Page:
Re: is it easier to ......

PostPosted: Mon Oct 23, 2017 3:59 pm
by Brien Sz
It's all hard work. This notion that one stumbles upon millions is utter nonsense. Is there the occasional outlier, of course, but they rarely retain the momentum unless they are disciplined with hard work.

Writing is a profession. It's work. It's discipline. You have good days, bad days and a host of in-between ones. I wrote promotions for various television shows in the 90's and early 2000's. Hard work. Loved it and at times loathed it. However, I enjoyed the overall experience.

People who flutter with the idea of a muse or look at writing as anything but work, they are amateurs. When I write, I look at it as work, as a professional with goals as when projects should be done by.

Is writing art? Yes, but so is a sport, so is rebuilding a car, or forging a knife. Making money is an art. Being a good business person is an art. Medicine is an art. To be good at any of it takes dedication and hard work. If you can love the work, all the better.

Re: is it easier to ......

PostPosted: Mon Oct 23, 2017 5:03 pm
by ostarella
Brien Sz wrote:
> It's all hard work. This notion that one stumbles upon millions is utter
> nonsense. Is there the occasional outlier, of course, but they rarely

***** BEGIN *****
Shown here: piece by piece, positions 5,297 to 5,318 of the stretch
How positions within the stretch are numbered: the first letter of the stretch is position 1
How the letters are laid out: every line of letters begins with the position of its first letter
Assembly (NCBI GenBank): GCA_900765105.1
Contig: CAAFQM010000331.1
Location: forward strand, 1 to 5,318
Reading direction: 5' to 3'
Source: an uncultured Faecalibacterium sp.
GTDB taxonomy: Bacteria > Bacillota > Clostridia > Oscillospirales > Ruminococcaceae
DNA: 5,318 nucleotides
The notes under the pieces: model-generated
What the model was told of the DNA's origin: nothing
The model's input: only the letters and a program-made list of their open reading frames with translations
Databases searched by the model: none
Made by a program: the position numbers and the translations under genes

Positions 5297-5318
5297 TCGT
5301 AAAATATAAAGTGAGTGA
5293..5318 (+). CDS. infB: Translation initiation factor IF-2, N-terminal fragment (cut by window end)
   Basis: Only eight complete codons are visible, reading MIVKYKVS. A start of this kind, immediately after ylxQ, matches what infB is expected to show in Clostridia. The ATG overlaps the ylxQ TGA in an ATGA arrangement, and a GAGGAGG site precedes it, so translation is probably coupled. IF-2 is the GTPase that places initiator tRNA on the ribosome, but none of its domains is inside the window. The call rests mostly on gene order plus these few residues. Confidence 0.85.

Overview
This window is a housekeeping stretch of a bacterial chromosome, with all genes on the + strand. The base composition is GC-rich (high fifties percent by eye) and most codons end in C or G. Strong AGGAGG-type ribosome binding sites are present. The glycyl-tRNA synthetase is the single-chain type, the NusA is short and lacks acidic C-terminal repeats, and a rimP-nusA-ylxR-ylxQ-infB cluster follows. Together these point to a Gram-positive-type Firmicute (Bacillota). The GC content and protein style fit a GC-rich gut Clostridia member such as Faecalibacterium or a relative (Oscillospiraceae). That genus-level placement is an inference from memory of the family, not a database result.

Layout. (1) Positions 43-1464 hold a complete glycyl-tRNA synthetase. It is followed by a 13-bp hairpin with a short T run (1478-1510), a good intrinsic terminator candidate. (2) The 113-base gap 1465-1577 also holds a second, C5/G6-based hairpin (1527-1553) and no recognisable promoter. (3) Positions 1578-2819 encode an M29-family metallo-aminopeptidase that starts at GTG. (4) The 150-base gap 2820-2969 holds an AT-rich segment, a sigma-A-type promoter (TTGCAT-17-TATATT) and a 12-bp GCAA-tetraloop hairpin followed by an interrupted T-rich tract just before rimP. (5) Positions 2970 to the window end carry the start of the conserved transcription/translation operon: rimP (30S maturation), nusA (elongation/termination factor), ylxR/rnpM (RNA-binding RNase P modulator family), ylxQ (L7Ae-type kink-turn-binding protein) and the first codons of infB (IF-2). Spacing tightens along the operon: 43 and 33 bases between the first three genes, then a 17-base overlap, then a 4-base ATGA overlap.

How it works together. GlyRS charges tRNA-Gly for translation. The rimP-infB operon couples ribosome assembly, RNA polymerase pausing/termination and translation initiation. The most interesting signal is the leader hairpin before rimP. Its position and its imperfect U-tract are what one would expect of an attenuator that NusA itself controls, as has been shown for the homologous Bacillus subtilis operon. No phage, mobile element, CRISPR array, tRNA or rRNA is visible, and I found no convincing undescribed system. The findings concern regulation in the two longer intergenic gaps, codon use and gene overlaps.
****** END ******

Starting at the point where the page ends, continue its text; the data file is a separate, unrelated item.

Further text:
> retain the momentum unless they are disciplined with hard work.
>
> Writing is a profession. It's work. It's discipline. You have good days,
> bad days and a host of in-between ones. I wrote promotions for various
> television shows in the 90's and early 2000's. Hard work. Loved it and at
> times loathed it. However, I enjoyed the overall experience.
>

Agree, Brien. Did not mean to imply that there wasn't work involved in the art - any craftsman worth their salt will tell you that it takes hard work, frustration, and dedication to the craft to make anything worthwhile. I guess my main view is that if the only reason one gets into writing is to make money, well, there are a great many things that are much easier to do and offer a much better guarantee of an income. Because, like any independent "job", particularly those pertaining to creative ventures, there are no guarantees when it comes to income. Even very successful authors can suddenly drop out of favor.

There are days when I look at my writing and wonder what the H I thought I was doing, days when I will write and rewrite and toss out sentences and paragraphs, trying to find the words that just will not come, or just don't leave me satisfied at all. But then there are the days when the words come faster than I can type, when solutions are there almost before I notice the problems, and those are the days that make the others seem totally unimportant.

Re: is it easier to ......

PostPosted: Mon Oct 23, 2017 5:29 pm
by Brien Sz
And that's passion.

Re: is it easier to ......

PostPosted: Mon Oct 23, 2017 6:19 pm
by ostarella
Brien Sz wrote:
> And that's passion.


:D

Re: is it easier to ......

PostPosted: Tue Oct 31, 2017 3:01 pm
by Burningthyself
Most writers quit when they get their first edit letter from a publisher and realize how wrong they were thinking the writing was anywhere close to the real work.